NAFTA

The New NAFTA: Congratulations in Order, More Dealmaking Ahead

Wilson Center experts are available for interviews. Please contact Ryan McKenna at ryan.mckenna@wilsoncenter.org to schedule. 
 

The Wilson Center’s experts on North America and international trade provide a first-take analysis of the hard-won deal that aims to reshape key aspects of continental commerce:

Laura Dawson, Canada Institute Director

Live on C-SPAN: Laura Dawson and Duncan Wood on NAFTA and North American Relations

Laura Dawson, Director of the Wilson Center's Canada Institute, and Duncan Wood, Director of the Wilson Center's Mexico institute, sat down with C-SPAN to discuss the ongoing NAFTA renegotiation and relations between the U.S., Canada, and Mexico. 

WATCH HERE: www.c-span.org/video/?451641-3/washington-journal-laura-dawson-duncan-wood-discuss-nafta-us-canada-mexico-relations&live

Wilson Quarterly Spotlight: NAFTA and Tariffs Beyond the Numbers

In this edition of Wilson Center NOW, we explore the newly released issue of The Wilson Quarterly, “The Grinding Gears of North America,” with the help of editor Richard Solash and contributor Laura Dawson. They discuss how the uncertain fate of NAFTA and President Trump’s trade wars are testing the bonds of the North American continent. 

Nine Million Reasons to Get a Trade Deal Done with Canada

As U.S. and Canadian officials resume trade negotiations in Washington, it is vital to realize that the United States gains massively from its economic relationship with Canada.

Ending the North American Free Trade Agreement (NAFTA) and moving ahead with only a new U.S.-Mexico trade agreement, as the White House has threatened, would damage the U.S. and Canada. Compared to what is at stake for the United States, the remaining U.S.-Canada trade differences are small and resolvable.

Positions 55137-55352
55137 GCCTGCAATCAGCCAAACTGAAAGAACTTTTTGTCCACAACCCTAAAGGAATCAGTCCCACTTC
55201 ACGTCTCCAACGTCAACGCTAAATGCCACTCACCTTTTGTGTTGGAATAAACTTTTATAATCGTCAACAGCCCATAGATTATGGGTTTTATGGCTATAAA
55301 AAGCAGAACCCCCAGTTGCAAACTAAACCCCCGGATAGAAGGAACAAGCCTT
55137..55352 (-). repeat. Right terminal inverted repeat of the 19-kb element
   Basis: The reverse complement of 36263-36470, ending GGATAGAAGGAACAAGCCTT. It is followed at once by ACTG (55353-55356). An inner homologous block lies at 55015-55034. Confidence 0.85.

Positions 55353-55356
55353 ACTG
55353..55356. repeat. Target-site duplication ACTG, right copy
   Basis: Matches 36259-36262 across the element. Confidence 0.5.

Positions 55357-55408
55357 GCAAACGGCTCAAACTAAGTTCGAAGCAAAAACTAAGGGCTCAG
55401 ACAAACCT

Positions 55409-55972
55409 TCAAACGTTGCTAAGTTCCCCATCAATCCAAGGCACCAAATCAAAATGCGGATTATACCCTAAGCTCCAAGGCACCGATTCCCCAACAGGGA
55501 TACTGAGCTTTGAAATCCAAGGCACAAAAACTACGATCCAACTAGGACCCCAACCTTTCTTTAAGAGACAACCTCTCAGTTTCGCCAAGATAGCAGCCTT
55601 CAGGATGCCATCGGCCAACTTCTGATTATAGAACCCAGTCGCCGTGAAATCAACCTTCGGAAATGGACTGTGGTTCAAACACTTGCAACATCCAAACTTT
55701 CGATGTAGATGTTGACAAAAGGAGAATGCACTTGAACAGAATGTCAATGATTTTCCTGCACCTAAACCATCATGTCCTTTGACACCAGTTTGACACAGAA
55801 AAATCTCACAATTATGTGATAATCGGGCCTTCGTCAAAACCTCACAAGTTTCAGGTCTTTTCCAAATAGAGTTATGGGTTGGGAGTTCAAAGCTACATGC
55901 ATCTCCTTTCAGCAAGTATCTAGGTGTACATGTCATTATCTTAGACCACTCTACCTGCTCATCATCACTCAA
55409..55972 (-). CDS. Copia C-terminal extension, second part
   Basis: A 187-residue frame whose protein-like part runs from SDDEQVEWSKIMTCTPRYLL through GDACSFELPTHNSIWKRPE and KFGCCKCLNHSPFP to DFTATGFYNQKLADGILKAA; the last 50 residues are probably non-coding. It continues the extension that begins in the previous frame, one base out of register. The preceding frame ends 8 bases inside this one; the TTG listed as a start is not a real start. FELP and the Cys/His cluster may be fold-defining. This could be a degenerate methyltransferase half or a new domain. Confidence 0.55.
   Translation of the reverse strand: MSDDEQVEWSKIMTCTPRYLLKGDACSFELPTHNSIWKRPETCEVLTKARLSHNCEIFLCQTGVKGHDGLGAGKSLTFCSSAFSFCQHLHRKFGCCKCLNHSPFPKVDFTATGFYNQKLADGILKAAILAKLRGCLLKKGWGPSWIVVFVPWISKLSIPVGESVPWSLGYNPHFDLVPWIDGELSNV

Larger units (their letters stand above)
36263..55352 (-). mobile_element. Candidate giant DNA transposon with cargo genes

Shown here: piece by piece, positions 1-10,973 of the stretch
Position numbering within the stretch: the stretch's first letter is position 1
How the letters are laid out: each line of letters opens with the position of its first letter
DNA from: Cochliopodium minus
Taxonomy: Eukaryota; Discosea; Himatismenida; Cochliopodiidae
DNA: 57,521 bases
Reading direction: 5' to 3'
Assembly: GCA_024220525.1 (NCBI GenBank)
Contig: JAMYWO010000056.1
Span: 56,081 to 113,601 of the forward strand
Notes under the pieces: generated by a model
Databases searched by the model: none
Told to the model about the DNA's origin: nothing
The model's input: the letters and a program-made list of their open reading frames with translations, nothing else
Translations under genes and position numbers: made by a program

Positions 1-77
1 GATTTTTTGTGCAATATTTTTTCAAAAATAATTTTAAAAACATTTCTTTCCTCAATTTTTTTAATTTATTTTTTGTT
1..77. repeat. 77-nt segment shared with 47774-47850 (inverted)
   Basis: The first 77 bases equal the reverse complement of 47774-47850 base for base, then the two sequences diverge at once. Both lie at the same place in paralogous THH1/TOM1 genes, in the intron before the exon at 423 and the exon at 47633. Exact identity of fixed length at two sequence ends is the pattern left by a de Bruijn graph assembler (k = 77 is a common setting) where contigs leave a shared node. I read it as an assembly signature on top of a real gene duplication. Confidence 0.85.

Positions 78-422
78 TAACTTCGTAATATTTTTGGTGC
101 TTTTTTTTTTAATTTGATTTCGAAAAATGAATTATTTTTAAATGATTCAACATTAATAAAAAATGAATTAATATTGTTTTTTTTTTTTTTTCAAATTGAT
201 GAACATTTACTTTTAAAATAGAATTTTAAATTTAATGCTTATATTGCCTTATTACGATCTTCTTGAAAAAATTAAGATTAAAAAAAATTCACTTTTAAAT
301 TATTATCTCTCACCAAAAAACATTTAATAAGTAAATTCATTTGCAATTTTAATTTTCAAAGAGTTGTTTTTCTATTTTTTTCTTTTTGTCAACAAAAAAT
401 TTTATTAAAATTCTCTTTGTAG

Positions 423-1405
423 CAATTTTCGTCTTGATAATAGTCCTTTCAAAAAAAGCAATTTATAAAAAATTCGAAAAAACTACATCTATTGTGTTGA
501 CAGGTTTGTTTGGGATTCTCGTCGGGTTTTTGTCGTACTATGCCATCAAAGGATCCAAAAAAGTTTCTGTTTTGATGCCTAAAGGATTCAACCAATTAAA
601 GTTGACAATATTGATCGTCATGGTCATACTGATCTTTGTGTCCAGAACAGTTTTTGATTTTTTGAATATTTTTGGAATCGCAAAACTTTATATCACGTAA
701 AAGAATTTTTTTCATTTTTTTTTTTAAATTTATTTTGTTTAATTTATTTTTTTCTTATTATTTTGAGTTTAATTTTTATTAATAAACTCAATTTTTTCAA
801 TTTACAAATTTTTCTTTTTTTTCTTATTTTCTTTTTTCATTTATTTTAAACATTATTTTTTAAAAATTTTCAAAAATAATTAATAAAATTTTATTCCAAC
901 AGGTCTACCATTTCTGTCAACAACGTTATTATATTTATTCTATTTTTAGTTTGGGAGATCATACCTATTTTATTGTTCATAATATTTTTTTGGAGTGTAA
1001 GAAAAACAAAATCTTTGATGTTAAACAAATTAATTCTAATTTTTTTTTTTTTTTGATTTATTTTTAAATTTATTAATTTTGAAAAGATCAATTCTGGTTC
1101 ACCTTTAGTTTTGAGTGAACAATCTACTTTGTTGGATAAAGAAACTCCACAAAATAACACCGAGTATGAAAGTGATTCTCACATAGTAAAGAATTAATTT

NAFTA 2.0 End Game Briefer

From what we know so far, the prospective deal is not as good as we hoped, but it is not as bad as it could have been. 
 

Are we in the end game for NAFTA?

I would give it a more than 50/50 chance. To be in the end game, two conditions must be met: Canada has to be able to live with the proposals worked out by the U.S. and Mexico over the past five weeks and there must be enough benefits across all sectors of the agreement to provide a landing strip for settlement.

U.S.-Mexico Deal Means Very Little Without Canada

The “preliminary agreement in principle” between Mexico and the United States is an important step forward in the effort to agree on a modernized trade agreement in North America.

It is important to recognize, however, that the bilateral U.S.-Mexico agreement is not a good substitute for a trilateral agreement that brings in Canada, America’s largest trading partner.

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